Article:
In this week’s issue of the London Review of Books, there’s a timely exposé of the inner workings of the postal service by “Roy Mayall.” Mayall, who has worked as a postman for the last five years, pulls no punches in the article, accusing his employer of (somewhat counterintuitively) downplaying the real amount of mail. Apparently, this false claim that “figures are down” is being used to justify postal workers being given longer working hours and extra duties, for example.
My (strictly anecdotal) experience backs Mayall up—queues at my nearest post office often stretch out of the door—although I suppose Royal Mail could argue that this is because they’ve closed other local branches. And these queues could also been down to the fact that staff at the counter are always trying to sell me something—savings accounts, credit cards and so on. Once they even tried to get me to switch telephone provider while I was in the queue, which was particularly irritating.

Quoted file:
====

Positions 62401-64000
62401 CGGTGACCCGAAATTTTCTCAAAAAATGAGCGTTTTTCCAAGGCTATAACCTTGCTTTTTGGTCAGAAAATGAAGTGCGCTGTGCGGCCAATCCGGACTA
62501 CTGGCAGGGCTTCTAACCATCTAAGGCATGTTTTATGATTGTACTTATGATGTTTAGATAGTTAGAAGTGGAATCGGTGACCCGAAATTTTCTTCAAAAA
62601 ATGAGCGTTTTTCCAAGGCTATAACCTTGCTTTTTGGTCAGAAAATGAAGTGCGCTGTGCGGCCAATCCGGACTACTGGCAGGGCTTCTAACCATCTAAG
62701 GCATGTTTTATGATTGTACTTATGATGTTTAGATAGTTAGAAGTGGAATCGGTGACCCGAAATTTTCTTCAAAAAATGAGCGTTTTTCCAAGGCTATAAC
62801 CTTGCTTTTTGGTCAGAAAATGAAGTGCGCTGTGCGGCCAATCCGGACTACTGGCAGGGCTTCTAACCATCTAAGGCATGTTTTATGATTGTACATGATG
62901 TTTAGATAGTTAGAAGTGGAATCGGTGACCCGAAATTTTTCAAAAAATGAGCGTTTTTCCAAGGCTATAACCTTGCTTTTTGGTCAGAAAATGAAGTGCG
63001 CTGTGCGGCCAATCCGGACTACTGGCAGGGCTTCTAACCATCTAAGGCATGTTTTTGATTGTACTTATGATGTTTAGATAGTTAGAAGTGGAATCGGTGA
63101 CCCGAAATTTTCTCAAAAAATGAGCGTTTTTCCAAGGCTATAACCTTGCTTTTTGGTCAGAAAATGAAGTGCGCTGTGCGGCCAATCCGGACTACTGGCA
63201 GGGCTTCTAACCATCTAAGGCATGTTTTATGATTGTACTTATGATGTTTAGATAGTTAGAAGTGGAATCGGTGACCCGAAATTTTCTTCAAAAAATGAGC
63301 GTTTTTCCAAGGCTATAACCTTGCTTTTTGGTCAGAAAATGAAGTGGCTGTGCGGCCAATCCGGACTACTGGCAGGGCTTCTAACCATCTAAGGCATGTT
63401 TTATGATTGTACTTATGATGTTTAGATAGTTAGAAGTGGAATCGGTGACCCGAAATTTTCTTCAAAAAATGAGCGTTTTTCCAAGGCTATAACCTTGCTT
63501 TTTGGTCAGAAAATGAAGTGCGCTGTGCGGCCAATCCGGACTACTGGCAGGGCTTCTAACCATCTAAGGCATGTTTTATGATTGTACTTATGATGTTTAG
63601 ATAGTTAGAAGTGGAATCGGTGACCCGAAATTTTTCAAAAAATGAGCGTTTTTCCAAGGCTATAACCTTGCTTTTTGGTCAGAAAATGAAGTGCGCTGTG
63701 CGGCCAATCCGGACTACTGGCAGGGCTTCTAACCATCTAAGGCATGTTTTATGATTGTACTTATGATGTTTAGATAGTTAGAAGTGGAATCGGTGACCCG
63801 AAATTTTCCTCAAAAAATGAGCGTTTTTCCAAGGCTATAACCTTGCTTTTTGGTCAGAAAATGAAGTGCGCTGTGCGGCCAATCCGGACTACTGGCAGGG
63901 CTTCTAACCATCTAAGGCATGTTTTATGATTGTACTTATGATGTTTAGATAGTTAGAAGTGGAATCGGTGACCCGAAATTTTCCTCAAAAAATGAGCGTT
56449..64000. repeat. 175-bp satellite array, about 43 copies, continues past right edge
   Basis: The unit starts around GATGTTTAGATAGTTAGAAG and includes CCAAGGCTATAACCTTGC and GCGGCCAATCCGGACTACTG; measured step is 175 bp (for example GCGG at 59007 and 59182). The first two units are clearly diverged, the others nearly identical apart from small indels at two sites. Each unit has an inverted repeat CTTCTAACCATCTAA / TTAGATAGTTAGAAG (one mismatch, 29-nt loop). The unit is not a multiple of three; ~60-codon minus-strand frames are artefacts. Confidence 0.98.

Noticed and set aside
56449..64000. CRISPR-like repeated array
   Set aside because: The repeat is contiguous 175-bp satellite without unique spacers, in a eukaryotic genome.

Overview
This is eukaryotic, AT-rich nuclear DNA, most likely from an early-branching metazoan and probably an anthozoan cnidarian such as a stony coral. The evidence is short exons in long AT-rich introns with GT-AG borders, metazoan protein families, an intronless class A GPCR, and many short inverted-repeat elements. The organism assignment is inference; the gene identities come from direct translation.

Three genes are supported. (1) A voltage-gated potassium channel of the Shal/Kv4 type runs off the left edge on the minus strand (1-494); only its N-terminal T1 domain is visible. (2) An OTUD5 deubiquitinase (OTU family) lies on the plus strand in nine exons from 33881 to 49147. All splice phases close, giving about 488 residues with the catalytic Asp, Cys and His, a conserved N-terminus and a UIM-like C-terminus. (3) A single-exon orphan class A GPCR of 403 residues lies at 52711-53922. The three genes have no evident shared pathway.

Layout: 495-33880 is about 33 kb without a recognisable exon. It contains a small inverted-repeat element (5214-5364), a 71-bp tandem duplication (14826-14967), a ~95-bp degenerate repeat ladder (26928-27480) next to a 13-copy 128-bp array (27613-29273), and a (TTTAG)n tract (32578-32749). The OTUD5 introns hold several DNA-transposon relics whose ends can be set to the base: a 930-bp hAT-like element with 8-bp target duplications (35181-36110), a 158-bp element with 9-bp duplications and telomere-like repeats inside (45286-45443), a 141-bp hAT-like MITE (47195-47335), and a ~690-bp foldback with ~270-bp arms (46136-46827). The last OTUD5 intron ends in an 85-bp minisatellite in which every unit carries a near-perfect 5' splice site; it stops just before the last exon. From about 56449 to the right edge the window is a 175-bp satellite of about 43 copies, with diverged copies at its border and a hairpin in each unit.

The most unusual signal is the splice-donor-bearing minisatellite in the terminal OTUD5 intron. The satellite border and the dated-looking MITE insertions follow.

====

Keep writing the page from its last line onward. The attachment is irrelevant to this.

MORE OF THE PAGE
Mayall’s account of the Royal Mail’s management policies helps to fill in the background to these experiences and the recent postal strikes, although I could also have used more explanation of how this works:
“[companies] bid for the profitable bulk mail and city-to-city trade of large corporations, undercutting the Royal Mail, and then have the Royal Mail deliver it for them. TNT has the very lucrative BT contract, for instance. TNT picks up all BT’s mail from its main offices, sorts it into individual walks according to information supplied by the Royal Mail, scoots it to the mail centres in bulk, where it is then sorted again and handed over to us to deliver. Royal Mail does the work. TNT takes the profit.”
How exactly do TNT both undercut the Royal Mail and then use them to deliver the post?
Mayall does whine—at one point, he complains about having to deliver “items purchased at any one of the countless online stores which clutter the internet, bought at any time of the day or night, on a whim, with a credit card.” Well, excuse us for shopping online. But the article (online here) is well worth reading, as Mayall also puts his finger on the real problem:
There is a…